Harpland – FitkinWall

Ruth Wallprojects

The new FitkinWall show Harpland features three of my harps (electro, Gaelic wire strung and bray harps) while Graham manipulates sound from stage.  There is a specially commissioned light installation from artist Peter Freeman and interviews from migrants into Scotland that I conducted earlier in 2023.

My background growing up in the Scottish Highlands has driven this album.  The enforced eviction and subsequent migration of farmers and crofters from the highlands, as part of ‘the clearances’ which benefited wealthy Southern sheep farmers, provides the central focus.  We have predominantly taken old Scottish and Gaelic tunes, performed on my various harps and Graham has reworked them completely keeping migratory ideas in mind.

Migration is not a new phenomenon.  Since homo sapiens came out of Africa between 60,000 and 100,000 years ago, humans have populated the planet at an increasing rate. There are now over 8 billion of us and we move around a lot.   Migration can be motivated by many different triggers – geological and geographic changes were key to starting the movement of people north from Africa as was climate change. And climate change is causing migration once more.  There are forced migrations such as refugees from war or cross-Atlantic slavery.  There are more voluntary migrations such as Europeans to America from the late 19th century onwards, or the colonisation of Australia.  Then there is the recruitment of workers from abroad such as the supply of Turkish workers to West Germany in the 1960s, the use of Asian workers in the building of Gulf States’ infrastructure or the UK’s use of Commonwealth labour to fulfil new and vacant positions in England.   And so on…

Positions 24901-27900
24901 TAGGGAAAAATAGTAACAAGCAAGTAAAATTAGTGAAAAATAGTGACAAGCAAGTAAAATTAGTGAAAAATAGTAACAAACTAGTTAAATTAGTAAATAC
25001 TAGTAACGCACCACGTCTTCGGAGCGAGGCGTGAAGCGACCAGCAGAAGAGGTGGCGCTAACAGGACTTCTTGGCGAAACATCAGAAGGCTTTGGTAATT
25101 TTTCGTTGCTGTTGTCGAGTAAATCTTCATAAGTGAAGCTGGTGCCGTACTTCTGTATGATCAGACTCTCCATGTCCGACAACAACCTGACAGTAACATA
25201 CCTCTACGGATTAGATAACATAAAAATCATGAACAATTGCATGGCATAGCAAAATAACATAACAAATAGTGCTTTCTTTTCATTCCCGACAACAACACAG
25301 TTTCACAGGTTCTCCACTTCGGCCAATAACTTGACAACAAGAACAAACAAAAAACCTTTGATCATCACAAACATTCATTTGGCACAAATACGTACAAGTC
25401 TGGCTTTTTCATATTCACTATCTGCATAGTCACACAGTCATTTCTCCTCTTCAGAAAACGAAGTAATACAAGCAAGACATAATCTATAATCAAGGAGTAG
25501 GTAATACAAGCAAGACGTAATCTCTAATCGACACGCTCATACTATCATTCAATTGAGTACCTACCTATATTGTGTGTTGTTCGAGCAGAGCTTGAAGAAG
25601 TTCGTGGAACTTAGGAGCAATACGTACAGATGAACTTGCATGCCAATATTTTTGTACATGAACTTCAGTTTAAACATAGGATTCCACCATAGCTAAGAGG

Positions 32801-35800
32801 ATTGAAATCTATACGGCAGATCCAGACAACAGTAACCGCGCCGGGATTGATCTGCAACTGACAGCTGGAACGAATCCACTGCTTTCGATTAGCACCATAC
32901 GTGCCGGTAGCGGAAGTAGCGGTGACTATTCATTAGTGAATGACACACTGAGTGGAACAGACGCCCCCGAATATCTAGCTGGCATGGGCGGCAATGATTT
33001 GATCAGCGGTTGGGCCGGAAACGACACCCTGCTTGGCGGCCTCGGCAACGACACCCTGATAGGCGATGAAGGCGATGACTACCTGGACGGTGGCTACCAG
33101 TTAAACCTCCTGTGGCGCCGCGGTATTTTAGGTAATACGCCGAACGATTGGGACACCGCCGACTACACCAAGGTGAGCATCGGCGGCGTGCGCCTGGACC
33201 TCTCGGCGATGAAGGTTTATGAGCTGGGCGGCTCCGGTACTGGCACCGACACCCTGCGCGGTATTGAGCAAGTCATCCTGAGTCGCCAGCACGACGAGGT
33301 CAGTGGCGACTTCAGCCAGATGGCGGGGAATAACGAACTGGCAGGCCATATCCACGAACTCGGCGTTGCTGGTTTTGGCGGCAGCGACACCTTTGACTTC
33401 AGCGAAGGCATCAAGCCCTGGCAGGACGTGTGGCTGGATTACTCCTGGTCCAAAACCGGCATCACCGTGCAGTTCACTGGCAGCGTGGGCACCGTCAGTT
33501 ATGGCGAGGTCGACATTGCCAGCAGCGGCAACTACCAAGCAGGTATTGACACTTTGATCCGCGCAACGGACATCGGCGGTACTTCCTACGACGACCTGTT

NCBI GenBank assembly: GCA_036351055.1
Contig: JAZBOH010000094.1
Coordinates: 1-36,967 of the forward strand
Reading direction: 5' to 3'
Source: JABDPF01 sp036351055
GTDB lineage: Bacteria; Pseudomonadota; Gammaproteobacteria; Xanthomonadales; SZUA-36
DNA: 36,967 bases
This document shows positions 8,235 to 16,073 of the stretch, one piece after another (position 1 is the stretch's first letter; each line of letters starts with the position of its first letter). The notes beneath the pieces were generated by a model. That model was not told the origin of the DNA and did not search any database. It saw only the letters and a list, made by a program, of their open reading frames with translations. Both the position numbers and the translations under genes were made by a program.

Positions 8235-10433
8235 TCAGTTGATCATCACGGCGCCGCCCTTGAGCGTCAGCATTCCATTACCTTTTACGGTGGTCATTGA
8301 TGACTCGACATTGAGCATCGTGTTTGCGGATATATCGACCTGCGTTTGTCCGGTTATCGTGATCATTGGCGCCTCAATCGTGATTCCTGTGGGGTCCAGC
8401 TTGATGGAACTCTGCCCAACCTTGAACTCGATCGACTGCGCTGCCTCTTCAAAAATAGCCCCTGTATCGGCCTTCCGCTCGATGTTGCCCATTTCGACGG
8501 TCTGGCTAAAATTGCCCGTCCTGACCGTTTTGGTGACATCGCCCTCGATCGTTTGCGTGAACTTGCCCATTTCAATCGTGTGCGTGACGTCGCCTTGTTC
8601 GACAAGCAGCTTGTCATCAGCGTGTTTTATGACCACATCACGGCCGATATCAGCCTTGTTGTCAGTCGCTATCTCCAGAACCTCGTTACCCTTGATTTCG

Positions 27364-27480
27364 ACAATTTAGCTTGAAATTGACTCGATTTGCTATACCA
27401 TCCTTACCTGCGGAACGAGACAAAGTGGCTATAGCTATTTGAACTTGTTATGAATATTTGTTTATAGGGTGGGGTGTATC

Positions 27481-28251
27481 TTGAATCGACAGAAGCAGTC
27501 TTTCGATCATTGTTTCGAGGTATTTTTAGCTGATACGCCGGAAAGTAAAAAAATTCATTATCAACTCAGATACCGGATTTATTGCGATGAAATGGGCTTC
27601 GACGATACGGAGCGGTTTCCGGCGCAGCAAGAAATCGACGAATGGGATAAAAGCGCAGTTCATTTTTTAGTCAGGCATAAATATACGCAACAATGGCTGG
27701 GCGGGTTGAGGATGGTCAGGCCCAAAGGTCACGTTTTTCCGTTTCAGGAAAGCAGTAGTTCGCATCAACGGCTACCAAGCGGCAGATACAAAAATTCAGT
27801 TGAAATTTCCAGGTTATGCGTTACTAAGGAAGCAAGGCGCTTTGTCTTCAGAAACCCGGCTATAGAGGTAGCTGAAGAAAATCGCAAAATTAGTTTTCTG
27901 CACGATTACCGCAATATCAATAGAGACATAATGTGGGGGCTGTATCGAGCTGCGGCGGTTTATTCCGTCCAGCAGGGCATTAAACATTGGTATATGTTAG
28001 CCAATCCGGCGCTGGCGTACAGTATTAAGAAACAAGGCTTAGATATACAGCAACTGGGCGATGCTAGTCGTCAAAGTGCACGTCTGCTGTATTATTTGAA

Read more about Harpland in the Guardian Review ⭐️⭐️⭐️⭐️